In 1855, the Fort Ridgely Territorial Road opened passage from Minneapolis to Wayzata, followed by a stagecoach route and train line, making Lake Minnetonka suddenly accessible to locals and tourists alike. Steamboats carried passengers, mail and goods from Minnetonka Mills to points throughout the lake.
In the years after the Civil War, tourists, including wealthy southerners and easterners began coming to the “healthy waters” of Lake Minnetonka and hotels began popping up to accommodate the influx of visitors. In a seven-year window, the summer visitors to the lake increased more than 30-fold, reaching more than 200,000 in 1883.
However, the boom did not last. Around that time, quarter-acre lots on Lake Minnetonka were sold to a growing group of summer cottage owners and transportation improvements provided access to more vacation destinations elsewhere.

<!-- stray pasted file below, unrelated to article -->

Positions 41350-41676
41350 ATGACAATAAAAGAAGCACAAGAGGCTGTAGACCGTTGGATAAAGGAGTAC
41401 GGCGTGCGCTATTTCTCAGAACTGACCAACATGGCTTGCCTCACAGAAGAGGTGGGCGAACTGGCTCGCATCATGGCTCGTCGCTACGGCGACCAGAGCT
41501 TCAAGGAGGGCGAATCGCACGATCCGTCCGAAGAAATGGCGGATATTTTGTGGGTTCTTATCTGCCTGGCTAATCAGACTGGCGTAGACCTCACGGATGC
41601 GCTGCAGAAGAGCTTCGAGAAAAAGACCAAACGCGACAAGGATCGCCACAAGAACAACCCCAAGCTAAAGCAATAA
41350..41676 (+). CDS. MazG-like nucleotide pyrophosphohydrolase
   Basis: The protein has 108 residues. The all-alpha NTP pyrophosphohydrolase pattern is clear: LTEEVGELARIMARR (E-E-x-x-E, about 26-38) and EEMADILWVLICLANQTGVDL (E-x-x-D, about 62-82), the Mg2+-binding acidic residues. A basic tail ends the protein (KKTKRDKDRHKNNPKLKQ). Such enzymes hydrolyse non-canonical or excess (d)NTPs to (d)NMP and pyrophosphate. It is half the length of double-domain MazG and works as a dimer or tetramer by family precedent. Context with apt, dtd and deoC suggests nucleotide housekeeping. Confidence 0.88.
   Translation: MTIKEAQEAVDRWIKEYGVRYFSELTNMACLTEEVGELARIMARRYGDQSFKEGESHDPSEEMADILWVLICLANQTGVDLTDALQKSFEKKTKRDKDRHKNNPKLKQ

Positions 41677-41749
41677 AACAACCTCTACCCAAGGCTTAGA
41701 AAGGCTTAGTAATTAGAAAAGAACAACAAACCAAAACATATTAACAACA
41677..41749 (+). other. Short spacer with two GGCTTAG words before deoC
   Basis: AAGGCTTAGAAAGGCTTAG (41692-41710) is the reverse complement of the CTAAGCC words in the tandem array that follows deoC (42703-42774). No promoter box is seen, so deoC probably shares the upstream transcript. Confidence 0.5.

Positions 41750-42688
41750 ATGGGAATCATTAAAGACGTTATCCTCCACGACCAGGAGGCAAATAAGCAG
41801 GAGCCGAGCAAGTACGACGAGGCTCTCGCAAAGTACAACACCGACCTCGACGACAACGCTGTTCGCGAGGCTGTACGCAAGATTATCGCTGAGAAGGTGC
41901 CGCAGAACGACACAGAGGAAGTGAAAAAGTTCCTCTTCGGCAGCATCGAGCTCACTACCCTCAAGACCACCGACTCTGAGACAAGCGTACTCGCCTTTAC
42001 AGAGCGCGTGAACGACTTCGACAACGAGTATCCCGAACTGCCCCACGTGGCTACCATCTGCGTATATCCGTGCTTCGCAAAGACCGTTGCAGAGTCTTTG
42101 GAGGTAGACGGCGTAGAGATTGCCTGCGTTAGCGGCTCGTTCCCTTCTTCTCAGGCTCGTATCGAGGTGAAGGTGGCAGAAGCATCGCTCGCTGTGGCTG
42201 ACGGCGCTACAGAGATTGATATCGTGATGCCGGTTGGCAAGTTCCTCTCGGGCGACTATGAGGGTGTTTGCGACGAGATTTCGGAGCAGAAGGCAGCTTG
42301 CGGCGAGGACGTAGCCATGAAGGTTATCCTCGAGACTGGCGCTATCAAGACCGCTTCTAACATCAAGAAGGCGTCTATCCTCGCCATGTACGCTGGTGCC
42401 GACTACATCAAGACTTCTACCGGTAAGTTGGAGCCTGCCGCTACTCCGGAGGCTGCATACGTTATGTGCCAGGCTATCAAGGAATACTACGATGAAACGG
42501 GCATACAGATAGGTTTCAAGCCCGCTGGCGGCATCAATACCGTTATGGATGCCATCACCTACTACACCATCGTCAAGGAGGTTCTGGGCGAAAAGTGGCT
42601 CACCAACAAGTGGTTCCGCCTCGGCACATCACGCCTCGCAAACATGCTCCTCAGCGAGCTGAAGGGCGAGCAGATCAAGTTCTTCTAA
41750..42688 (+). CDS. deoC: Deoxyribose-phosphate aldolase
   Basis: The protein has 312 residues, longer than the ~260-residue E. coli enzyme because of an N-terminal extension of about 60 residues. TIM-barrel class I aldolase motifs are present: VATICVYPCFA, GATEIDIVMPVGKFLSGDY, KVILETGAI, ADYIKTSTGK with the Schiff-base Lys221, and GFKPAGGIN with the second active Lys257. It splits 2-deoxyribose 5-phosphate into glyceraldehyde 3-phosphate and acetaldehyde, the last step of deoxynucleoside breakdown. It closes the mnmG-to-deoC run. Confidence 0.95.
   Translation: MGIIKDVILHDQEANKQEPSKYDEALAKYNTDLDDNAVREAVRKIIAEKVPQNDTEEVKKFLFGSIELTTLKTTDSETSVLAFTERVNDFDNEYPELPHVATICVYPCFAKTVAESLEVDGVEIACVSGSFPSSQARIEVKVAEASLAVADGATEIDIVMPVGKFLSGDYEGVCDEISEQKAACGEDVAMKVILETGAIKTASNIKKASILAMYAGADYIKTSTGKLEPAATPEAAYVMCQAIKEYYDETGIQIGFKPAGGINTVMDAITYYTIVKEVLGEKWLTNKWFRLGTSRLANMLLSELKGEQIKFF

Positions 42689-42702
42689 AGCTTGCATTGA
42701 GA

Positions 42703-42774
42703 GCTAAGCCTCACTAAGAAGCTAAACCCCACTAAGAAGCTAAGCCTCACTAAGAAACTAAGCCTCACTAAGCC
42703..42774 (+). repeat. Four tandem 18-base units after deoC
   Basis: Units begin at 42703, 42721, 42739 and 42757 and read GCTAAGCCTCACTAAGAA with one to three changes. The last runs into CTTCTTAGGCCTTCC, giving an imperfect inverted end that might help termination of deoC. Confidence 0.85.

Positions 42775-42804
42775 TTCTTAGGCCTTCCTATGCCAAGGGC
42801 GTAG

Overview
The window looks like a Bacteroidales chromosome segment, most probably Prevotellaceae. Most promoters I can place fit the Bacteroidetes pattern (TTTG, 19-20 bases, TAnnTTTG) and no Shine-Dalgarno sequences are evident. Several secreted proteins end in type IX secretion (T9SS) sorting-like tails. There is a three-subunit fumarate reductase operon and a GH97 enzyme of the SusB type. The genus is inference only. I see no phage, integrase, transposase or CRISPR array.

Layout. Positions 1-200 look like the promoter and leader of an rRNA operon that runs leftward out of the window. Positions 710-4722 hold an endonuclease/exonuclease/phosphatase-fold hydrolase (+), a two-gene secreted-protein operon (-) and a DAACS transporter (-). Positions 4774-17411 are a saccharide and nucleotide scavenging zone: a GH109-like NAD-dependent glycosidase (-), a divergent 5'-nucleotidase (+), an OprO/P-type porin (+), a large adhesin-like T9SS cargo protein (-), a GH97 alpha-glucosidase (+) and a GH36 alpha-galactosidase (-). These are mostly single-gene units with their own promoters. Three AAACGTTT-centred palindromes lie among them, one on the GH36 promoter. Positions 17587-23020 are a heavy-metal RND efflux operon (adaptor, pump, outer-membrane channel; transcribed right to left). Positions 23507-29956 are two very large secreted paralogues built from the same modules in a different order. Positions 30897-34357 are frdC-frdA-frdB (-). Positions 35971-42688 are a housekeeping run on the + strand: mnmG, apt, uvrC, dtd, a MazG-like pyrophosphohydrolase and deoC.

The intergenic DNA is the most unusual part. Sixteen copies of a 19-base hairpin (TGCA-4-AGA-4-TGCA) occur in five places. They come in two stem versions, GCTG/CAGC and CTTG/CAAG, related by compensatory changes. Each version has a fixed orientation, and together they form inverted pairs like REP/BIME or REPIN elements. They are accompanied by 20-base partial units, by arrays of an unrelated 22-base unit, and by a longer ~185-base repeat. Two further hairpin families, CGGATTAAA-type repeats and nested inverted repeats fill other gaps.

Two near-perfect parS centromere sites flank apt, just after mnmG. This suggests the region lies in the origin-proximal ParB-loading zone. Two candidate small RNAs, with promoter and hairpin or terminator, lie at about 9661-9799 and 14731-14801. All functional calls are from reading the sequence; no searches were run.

A brief revival of the tourism industry came at the turn of the 20th century when the Twin Cities Rapid Transit Company (TCRT) ran a steam-powered streetcar line from Lake Harriet in Minneapolis to Excelsior where its fleet of boats and ferries extended service across Lake Minnetonka. The TRCT opened the Big Island amusement park in 1906, and took over the Tonka Bay Hotel. The park and hotel closed five years later and the excursion boats and ferries ended service by 1914. Streetcar boat service continued until 1926 and automobiles ultimately put the streetcars out of business in 1954.
Read the full article here: Laker & Pioneer | Tourism and agriculture in the Minnehaha Creek Watershed District